The connection with Thomas Jefferson goes beyond a mutual appreciation of ice cream. This 14-room inn, built in 1799, was once the office, then the home, of Jefferson's son-in-law Thomas Mann Randolph. Now it's an exquisite little resort, with flower-lined lawns, a lake and a river, a clay tennis court and a stone-faced pool with a waterfall. A night's stay, at $125 to $315 for two, is accompanied by three breakfasts: coffee or tea brought to the door of your room, an early continental breakfast buffet and a full plantation breakfast. A huge jar of house-made cookies is replenished in the tea room daily, and more sweets are added for the 4 p.m. teatime to tide guests over until dinner.

But the kitchen's major effort is dinner, and it's open to the public. A small public, that is. Sometime after 6:30 p.m., guests gather in the drawing room – with etchings galore of Jefferson and a time-worn oil of George Washington – and in the library for drinks and hors d'oeuvres. Nibbles on the order of miniature red bell peppers stuffed with cheese or canapes of smoked salmon with a dot of lemon mayonnaise won't spoil anyone's appetite, even though they are passed frequently. They're one small bite each. Just enough to note that the croutons are freshly toasted.

While reserving rooms and checking into Clifton is an exercise in cheerful chaos, the dinner service is precise as well as charming. At 7:15 the chef appears to describe the forthcoming meal – four courses plus a palate-cleansing sorbet on weeknights, five on weekends. The only choice to be made is the entree: the meat or the fish. Then, at 7:30, everyone is ushered into the dining room, which is actually a glassed-in sun porch overlooking ancient and dignified trees.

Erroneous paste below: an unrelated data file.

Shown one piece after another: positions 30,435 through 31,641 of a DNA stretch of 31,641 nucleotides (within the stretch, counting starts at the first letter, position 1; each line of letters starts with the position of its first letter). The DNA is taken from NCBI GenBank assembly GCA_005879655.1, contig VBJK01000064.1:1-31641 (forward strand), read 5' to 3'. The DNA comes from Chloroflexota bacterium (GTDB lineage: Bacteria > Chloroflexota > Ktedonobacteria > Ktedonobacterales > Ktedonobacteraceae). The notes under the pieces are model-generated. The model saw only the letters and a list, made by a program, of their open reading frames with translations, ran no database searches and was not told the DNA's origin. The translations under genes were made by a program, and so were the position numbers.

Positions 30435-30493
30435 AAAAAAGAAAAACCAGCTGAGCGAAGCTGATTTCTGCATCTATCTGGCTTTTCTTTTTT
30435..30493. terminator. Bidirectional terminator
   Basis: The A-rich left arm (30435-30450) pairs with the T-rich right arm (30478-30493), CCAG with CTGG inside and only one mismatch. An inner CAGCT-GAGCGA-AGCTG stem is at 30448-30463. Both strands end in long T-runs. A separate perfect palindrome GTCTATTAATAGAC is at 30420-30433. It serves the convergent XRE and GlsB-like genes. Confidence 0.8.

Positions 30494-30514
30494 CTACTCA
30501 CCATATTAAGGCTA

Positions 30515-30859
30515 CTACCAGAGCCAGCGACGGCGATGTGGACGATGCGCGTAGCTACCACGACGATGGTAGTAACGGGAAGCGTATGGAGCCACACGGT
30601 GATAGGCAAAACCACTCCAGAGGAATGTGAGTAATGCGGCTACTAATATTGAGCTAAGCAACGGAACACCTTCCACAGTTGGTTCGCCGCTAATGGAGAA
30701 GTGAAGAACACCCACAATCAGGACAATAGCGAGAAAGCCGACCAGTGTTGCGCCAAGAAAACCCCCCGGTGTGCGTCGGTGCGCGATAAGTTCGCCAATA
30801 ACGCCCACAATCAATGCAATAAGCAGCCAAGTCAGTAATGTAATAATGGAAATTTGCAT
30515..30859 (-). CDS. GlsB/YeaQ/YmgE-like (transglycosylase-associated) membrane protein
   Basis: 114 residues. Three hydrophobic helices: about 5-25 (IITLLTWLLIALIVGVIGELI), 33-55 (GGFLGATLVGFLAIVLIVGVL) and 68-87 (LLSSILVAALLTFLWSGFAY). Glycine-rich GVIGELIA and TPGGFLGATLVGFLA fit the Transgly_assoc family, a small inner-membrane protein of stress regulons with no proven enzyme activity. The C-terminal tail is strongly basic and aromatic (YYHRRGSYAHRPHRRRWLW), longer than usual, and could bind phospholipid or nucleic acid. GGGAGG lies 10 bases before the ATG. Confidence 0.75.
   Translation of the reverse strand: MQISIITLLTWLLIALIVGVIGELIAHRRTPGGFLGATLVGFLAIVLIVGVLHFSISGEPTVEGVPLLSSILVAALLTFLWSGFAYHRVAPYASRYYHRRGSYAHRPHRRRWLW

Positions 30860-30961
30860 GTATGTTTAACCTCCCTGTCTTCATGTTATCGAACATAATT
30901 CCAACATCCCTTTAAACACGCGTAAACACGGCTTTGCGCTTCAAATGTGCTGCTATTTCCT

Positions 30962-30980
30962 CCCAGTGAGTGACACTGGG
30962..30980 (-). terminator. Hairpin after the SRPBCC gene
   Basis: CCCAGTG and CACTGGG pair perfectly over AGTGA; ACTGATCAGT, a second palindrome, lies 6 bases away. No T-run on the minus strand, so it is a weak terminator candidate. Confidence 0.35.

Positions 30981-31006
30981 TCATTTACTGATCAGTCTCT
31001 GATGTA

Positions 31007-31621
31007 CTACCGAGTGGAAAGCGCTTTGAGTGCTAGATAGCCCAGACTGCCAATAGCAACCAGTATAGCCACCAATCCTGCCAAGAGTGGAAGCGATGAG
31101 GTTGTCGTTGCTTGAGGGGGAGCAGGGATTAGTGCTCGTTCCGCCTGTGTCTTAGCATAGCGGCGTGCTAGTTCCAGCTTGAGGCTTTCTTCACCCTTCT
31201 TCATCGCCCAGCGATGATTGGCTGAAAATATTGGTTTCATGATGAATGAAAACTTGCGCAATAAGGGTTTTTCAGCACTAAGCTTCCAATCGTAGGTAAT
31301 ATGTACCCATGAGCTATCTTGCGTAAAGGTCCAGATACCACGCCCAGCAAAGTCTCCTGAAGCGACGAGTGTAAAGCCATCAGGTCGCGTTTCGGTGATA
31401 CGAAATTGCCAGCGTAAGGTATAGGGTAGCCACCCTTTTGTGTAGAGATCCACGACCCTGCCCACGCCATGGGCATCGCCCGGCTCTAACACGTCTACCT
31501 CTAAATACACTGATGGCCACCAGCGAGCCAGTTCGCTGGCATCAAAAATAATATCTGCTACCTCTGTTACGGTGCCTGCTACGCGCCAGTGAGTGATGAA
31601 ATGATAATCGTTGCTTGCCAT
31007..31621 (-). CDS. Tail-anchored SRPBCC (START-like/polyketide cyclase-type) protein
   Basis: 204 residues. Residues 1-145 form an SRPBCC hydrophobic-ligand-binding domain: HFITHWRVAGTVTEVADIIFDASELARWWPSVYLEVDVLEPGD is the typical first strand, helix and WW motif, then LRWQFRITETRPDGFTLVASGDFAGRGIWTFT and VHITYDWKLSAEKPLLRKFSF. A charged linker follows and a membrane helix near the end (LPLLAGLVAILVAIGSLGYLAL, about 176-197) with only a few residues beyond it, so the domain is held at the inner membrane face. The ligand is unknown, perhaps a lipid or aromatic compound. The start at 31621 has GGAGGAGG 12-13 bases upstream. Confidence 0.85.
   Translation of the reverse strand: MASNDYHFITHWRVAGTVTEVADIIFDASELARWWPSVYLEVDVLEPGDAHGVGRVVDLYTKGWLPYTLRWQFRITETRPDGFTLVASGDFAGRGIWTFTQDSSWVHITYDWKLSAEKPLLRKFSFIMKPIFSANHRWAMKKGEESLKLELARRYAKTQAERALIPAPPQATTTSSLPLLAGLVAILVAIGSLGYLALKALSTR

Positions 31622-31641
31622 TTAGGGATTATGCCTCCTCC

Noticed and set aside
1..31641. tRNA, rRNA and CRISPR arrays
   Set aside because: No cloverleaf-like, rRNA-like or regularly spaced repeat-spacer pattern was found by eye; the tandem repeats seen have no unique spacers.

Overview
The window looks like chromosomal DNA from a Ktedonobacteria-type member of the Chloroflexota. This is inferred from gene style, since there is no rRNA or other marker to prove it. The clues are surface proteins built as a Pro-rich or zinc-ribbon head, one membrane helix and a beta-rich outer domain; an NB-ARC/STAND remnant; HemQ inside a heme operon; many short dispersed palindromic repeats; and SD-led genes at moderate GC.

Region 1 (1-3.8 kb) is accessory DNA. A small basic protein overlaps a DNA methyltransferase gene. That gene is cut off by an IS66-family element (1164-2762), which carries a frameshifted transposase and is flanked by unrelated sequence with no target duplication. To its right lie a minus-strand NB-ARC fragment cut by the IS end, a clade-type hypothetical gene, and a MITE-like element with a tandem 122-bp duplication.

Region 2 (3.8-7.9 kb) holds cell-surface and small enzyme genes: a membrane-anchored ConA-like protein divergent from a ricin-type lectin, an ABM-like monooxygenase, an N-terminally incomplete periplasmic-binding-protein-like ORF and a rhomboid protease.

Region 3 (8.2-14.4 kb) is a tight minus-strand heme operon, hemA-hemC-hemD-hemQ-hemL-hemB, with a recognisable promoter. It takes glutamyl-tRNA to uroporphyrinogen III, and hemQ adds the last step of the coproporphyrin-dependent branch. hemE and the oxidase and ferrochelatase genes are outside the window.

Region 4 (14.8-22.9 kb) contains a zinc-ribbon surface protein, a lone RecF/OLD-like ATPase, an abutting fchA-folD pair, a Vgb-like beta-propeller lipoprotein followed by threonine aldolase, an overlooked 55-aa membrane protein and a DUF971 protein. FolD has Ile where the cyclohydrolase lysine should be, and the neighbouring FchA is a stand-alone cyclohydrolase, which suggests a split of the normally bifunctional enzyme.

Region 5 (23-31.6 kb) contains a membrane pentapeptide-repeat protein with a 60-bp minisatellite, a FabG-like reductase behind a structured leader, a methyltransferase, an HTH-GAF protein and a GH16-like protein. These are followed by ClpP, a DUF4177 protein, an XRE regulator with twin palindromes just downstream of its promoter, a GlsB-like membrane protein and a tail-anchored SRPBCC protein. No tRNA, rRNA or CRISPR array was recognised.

On weekends, dinner starts with some elegance such as foie gras. On weekdays it gets right to the soup. The likes of potato with watercress or sorrel might sound pedestrian. Not so. The slightly thickened broth brings out the most flavor to be found in a potato, heightened with plenty of black pepper and teased with tangy greens. No wonder Clifton offers soup every night.

Next is salad. Just salad, you might think, yet the greens are local and the dressing might be embellished with balsamic vinegar, pine nuts and local goat cheese. Seldom do I find diners wishing for seconds after a full plate of salad; here I did. The greens were the size of a thumbnail, like eating a springtime breeze. And the cheese and pine nuts were restrained, each encounter a surprise.